LONDON (Reuters) - Anglicans named the first woman bishop in the British Isles on Friday, a move analysts said would increase pressure on some other parts of the world’s third-largest Christian grouping that reserve the top job for men.
The Rev Pat Storey said she was “excited and daunted” to be chosen as the new Bishop of Meath and Kildare, part of the Church of Ireland which includes the British province of Northern Ireland.
Anglican leaders and worshippers in Ireland, Scotland and Wales have all voted to allow women to become bishops.
The Church of England is the only part to keep the men-only rule in the Isles - a geographic term including the United Kingdom and the Republic of Ireland.
“It is a big deal and I was so taken aback to be asked,” Storey told Reuters. “It is an important move for the Church and I knew it would happen at the right time. It seems now is the right time.”
The announcement would add to already intense pressure on the Church of England to follow suit, said Nick Spencer from the Theos religion think tank in London.
“It does indicate the direction of travel,” he told Reuters, adding that it would also encourage other senior female clerics in the 80-million strong Anglican Communion - the world’s third largest Christian body after the Roman Catholic and Eastern Orthodox churches.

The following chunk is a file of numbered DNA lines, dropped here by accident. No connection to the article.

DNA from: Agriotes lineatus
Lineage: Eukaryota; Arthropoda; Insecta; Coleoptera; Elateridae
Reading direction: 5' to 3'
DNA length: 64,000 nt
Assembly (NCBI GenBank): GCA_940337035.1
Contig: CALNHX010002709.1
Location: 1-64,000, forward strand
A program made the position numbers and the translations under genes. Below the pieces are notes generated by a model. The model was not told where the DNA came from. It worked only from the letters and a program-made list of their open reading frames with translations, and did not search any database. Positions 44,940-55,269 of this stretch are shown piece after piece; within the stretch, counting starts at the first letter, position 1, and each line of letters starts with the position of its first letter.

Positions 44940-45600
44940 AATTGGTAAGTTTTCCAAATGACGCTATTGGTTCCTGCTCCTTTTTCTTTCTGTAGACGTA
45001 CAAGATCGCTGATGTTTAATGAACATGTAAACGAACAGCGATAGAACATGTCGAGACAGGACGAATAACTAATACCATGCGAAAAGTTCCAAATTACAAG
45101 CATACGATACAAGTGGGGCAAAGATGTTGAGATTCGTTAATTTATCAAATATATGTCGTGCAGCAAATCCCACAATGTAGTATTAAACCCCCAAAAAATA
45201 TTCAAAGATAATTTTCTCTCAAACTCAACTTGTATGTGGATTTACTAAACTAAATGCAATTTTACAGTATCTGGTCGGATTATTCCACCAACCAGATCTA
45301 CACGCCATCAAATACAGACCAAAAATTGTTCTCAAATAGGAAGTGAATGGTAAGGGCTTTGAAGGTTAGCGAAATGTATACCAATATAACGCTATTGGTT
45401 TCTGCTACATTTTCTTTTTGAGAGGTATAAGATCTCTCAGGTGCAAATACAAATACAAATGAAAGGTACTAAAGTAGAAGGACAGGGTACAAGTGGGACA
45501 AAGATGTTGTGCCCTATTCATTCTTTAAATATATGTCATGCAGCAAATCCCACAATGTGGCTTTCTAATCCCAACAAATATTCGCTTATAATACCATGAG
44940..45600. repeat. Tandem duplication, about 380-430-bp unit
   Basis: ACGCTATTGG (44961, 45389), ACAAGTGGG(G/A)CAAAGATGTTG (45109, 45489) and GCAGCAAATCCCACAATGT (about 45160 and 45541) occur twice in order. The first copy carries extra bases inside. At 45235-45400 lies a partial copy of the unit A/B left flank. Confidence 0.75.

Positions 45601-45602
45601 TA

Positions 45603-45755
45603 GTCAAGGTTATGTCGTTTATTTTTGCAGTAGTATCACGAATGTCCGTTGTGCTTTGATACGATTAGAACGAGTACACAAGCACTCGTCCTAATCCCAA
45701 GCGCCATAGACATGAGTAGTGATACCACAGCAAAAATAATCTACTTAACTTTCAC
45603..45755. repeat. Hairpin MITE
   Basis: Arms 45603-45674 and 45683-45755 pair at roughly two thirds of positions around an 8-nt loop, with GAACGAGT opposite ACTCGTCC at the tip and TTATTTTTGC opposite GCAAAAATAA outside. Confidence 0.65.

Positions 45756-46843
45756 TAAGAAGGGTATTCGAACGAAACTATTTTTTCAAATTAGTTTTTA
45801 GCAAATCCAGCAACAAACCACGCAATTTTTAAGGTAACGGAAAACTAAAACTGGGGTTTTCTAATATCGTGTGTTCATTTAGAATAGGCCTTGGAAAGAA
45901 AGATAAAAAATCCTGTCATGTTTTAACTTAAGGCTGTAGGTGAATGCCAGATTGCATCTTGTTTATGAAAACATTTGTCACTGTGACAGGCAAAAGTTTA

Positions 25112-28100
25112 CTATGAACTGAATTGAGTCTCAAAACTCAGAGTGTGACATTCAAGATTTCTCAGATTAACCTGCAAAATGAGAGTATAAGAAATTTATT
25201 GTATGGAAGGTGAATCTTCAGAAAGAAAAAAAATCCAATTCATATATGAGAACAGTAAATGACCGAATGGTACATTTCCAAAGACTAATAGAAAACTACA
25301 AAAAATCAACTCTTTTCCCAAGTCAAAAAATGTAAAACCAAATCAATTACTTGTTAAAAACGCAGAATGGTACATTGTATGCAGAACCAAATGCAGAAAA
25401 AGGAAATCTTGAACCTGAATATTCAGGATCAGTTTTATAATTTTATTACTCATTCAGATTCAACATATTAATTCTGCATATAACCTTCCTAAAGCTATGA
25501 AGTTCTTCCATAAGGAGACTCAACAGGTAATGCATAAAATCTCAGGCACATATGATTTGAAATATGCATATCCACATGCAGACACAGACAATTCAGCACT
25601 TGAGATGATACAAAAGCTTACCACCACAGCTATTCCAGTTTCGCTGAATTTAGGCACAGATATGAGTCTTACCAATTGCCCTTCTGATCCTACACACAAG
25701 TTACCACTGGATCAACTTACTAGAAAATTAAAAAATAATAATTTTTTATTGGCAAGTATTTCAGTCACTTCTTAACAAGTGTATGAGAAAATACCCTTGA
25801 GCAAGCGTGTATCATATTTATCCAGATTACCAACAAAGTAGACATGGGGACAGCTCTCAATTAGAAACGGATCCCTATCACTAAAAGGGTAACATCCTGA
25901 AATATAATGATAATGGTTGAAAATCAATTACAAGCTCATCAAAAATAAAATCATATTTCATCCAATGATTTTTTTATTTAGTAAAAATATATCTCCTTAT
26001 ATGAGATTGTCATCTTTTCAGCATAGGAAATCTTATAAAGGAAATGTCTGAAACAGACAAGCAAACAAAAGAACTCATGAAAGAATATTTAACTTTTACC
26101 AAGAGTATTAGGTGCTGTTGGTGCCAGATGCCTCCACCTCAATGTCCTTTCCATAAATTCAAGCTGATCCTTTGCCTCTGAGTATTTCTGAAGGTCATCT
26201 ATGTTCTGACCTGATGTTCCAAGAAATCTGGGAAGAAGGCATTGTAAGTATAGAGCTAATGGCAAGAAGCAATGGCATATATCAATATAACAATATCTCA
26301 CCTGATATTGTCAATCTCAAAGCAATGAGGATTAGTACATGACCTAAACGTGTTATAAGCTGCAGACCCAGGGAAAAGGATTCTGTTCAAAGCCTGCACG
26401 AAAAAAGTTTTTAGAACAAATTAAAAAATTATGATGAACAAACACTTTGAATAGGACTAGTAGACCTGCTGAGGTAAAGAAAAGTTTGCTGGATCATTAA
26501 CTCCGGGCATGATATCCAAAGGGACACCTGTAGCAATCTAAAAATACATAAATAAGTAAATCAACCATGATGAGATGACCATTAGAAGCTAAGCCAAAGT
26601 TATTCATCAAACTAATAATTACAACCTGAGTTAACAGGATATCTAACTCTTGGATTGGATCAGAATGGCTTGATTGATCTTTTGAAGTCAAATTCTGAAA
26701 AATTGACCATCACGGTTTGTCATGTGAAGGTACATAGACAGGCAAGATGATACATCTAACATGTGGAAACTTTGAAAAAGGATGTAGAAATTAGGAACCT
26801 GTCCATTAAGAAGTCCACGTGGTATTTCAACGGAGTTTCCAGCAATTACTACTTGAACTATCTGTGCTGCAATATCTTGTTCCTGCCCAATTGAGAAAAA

“It will seem like a significant and long-awaited step for them,” Spencer added.
An effort to allow women bishops in England was defeated by conservative members last year. Anglican leader, Archbishop of Canterbury Justin Welby, wants to speed up plans to allow women bishops in England.
Asked about the announcement on Friday, a spokesman for the Church of England said a steering group would be presenting a draft measure “setting out the next step on women to become bishops under legislation” at the church’s synod in November.
Its law-making body voted in favor of women bishops in July but it is unlikely final approval will come before November 2015. Opposition from traditionalists remains.
Women already serve as Anglican bishops in Australia, New Zealand, Canada and the United States, but Anglican churches in many developing countries oppose any female clergy and are working together to campaign against such reforms.
Storey, rector of St Augustine’s, Londonderry, Northern Ireland since 2004, is married to the Reverend Earl Storey and has two adult children. Her new diocese is in the Republic of Ireland.